Have you ever wondered why organizations appear to have Change Management programs that are separate from Leadership programs? I have! In my own experience with these programs, I have noticed that change is a constant theme… and leaders area always in the midst of it. This change that leaders and organizations experience can be in response to a multitude of factors: strategy updates, market dynamics, a need to reduce costs or product innovations, etc. Leadership and Change management are one and the same—and should not be separated from one another. At this juncture, I’m not going to position a new theory or philosophy as there is already an abundant and well-informed body of work on these two topics. Instead, I would like to position my own understanding and application of these dynamics and how they should correlate with one another. In this way, you may be able to utilize and apply my experiences to contribute to your own successful outcomes.
In the ’70s, while Paul Hersey and Ken Blanchard were working on their theory “Management of Organizational Behavior”, they developed an approach that was eventually named the “Situational Leadership Model”. In the early ’80s, the authors went about developing their own independent versions of the underlying theory, which include the following models:
- Blanchard et al. the Situational Leadership II Model
- Hersey the Situation Leadership Model
The essential conclusions of these great bodies of work, which I encourage you to read for yourself, are that there is no single best style of Leadership. To be effective, a Leader must assess and then adapt their approach to suit either the individual or the team. Then, the team’s or individual’s willingness and readiness to change must be measured in conjunction with the task or project that needs to be accomplished.
The Situational Leadership Model rests on two fundamental concepts: Leadership Style and the individual or group's Performance Readiness level. By studying these concepts, a leader will be ready and able to use a delegating style appropriate to the outcome desired, leveraging the capability of the team or the individual.
In a different scenario, where a group or individual has little to no experience or skillset, a more directive support and guidance may be needed for a desirable outcome. This concept of individuals or teams’ ability and willingness to change is explored further in the next section.
The Valley of Change
There are many great references available that one can use to understand this model, with many authors having inferred their own interpretations. The earliest reference I could find was by Noel Burch whilst he was working with Gordon Training International. When aLeader understands where in the Valley of Change the individual or teams are, they can adapt their style and approach to suit the circumstance and situation at hand. Overlapping the Models- By acknowledging an individual’s or team’s DNA i.e., ability and willingness to change, the personality traits, the understanding of interpersonal dynamics theLeader must match the key concepts found in the two models described above.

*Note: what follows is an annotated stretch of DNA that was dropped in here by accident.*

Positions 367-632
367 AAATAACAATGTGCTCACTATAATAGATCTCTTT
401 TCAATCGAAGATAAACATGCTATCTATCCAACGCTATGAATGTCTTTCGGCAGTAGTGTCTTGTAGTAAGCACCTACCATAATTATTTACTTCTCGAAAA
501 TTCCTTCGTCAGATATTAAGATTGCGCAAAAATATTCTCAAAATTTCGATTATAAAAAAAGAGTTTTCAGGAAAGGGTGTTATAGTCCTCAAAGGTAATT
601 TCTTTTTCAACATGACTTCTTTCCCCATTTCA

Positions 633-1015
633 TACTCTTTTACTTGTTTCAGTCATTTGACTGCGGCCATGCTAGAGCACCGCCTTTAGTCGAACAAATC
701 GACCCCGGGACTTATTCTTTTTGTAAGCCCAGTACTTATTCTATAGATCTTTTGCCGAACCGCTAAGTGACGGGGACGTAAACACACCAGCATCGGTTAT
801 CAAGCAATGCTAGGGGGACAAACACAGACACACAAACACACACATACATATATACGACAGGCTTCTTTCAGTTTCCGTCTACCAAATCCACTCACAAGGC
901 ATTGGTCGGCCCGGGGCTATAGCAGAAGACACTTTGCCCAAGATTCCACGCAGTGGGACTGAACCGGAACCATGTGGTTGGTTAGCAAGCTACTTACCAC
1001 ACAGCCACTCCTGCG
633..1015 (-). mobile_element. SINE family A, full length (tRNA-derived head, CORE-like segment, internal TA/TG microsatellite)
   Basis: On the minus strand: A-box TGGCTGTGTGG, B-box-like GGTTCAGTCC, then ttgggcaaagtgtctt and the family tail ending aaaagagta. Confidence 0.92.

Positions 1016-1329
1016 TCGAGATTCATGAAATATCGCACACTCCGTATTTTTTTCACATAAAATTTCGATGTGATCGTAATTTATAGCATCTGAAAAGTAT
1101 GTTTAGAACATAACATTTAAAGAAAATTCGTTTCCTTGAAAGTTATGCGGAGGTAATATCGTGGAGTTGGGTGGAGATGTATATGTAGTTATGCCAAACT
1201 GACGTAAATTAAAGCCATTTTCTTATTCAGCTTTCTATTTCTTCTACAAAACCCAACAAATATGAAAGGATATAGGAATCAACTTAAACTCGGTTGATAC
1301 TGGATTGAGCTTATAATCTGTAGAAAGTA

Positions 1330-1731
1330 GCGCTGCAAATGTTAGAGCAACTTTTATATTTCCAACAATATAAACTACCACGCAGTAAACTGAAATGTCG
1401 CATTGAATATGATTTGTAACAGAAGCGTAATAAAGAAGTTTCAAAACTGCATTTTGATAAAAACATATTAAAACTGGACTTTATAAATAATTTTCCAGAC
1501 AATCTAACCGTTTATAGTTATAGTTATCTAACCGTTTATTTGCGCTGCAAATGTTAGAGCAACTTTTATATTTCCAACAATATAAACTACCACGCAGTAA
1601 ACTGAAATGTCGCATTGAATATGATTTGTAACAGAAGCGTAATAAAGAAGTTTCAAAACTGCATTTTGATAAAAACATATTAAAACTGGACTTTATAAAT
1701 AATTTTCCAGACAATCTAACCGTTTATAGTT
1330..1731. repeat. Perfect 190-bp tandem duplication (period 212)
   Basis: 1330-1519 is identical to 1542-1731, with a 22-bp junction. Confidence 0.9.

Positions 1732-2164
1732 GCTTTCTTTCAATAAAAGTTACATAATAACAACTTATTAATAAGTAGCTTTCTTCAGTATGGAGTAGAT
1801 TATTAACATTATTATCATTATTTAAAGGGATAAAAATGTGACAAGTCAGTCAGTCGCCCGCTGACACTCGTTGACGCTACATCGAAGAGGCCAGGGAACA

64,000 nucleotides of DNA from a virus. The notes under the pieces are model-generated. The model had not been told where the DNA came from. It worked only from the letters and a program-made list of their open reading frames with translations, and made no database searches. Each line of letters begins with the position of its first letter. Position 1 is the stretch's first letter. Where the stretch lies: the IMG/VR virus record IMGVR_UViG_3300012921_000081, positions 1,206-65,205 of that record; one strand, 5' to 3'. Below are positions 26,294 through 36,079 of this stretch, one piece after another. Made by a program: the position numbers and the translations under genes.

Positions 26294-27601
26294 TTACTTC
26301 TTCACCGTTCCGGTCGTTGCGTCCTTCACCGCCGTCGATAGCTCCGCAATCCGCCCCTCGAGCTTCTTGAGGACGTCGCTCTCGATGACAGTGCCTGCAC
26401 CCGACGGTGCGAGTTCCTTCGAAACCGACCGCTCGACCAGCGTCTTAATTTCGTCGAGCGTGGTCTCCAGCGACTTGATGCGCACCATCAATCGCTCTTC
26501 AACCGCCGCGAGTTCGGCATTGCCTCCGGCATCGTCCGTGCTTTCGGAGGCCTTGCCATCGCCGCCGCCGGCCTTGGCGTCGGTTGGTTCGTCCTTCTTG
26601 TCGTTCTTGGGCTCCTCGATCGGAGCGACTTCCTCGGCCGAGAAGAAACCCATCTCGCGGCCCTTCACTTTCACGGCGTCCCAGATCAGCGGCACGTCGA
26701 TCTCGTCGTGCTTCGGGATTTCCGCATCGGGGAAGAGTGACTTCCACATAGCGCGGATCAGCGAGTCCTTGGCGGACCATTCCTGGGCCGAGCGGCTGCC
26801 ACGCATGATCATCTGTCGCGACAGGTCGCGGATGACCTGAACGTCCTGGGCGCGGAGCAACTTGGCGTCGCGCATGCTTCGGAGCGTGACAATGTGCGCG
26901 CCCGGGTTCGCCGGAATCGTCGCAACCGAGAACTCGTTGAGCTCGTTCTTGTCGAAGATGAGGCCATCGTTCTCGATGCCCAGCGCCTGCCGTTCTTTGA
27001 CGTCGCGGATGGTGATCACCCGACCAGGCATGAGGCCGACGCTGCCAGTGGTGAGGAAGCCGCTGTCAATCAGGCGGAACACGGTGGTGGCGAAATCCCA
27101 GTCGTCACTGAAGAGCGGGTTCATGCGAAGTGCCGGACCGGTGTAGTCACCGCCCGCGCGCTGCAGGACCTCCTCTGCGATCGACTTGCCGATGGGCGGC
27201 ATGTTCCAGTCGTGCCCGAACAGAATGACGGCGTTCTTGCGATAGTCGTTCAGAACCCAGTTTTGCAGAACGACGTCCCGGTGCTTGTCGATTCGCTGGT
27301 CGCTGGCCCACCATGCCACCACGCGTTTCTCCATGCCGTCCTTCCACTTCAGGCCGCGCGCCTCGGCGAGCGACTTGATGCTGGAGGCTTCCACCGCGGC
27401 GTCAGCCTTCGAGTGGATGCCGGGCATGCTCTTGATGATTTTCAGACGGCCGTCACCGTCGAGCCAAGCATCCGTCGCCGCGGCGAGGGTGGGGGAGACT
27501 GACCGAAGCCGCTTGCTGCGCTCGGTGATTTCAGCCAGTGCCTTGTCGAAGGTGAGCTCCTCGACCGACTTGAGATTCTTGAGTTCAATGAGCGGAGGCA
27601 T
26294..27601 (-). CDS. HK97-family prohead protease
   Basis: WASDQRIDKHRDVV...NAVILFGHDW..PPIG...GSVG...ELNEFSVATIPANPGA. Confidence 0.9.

There are 4 quadrants perceived by these models: Valley of Change Situational Leadership II
- Unconscious Incompetence requires a Directing approach
- Conscious Incompetence requires Coaching approach
- Conscious Competence requires Supporting approach
- Unconscious Competence requires Delegating approach
I have concluded that there are 3 practical approaches that will help you, the reader, to understand the application of these underlying theories:
- Think like a Sergeant (Directing)
- Think like a Shepherd (Coaching and Supporting)
- Think like a Diplomat (Delegating)
Think Like a Sergeant: The team is in the trenches and know there is work due, they are feeling terrified and uncertain. The Sergeant must lead from the front, eyes firm on the target, giving firm and direct instruction. All the while explaining the outcomes and getting involved in the day-to-day execution to produce exceptional results.
Think Like a Shepherd :The team sort of understands the direction of travel and where they must end up... but upon occasion, these teams may need special help and encouragement to reach the final paddock. It might take a Shepherd’s Crook or a nip from a sheepdog. Reinforce and encourage to reach the final perfected product.
Think Like a Diplomat: Set the strategy, make resources available and ensure the objective is clear and then let the team take care of what is expected of them. Review progress from time to time and provide the tools needed along the way to nail down a suitable finished result.
In Conclusion, the Leader needs to:
- Establish where in the Valley of Change the individual or team maybe,
- Assess the willingness, readiness, and ability of the individual or team to change,
- Adapt their Leadership style and message focused on the outcome desired,
- Stay engaged and ensure the individual or teams make it through the Valley of Change to Unconscious Competence and remain there.
Leaders need to be able to clearly communicate what the vision is, set clear objectives, make a proper evaluation of the performance readiness and competence. Then by choosing the appropriate and matching Leadership style to deliver action the likelihood of a lasting and sustainable change or outcome can be expected. Reading material that I believe fits nicely with the change models depicted above are as follows: Simon Sinek –Start with Why, Kevin Cashman – Leadership from The Inside Out, The Arbinger Institute – Leadership and Self Deception, Brigid Carroll, Jackie Ford &Scott Taylor – Leadership: Contemporary Critical Perspectives.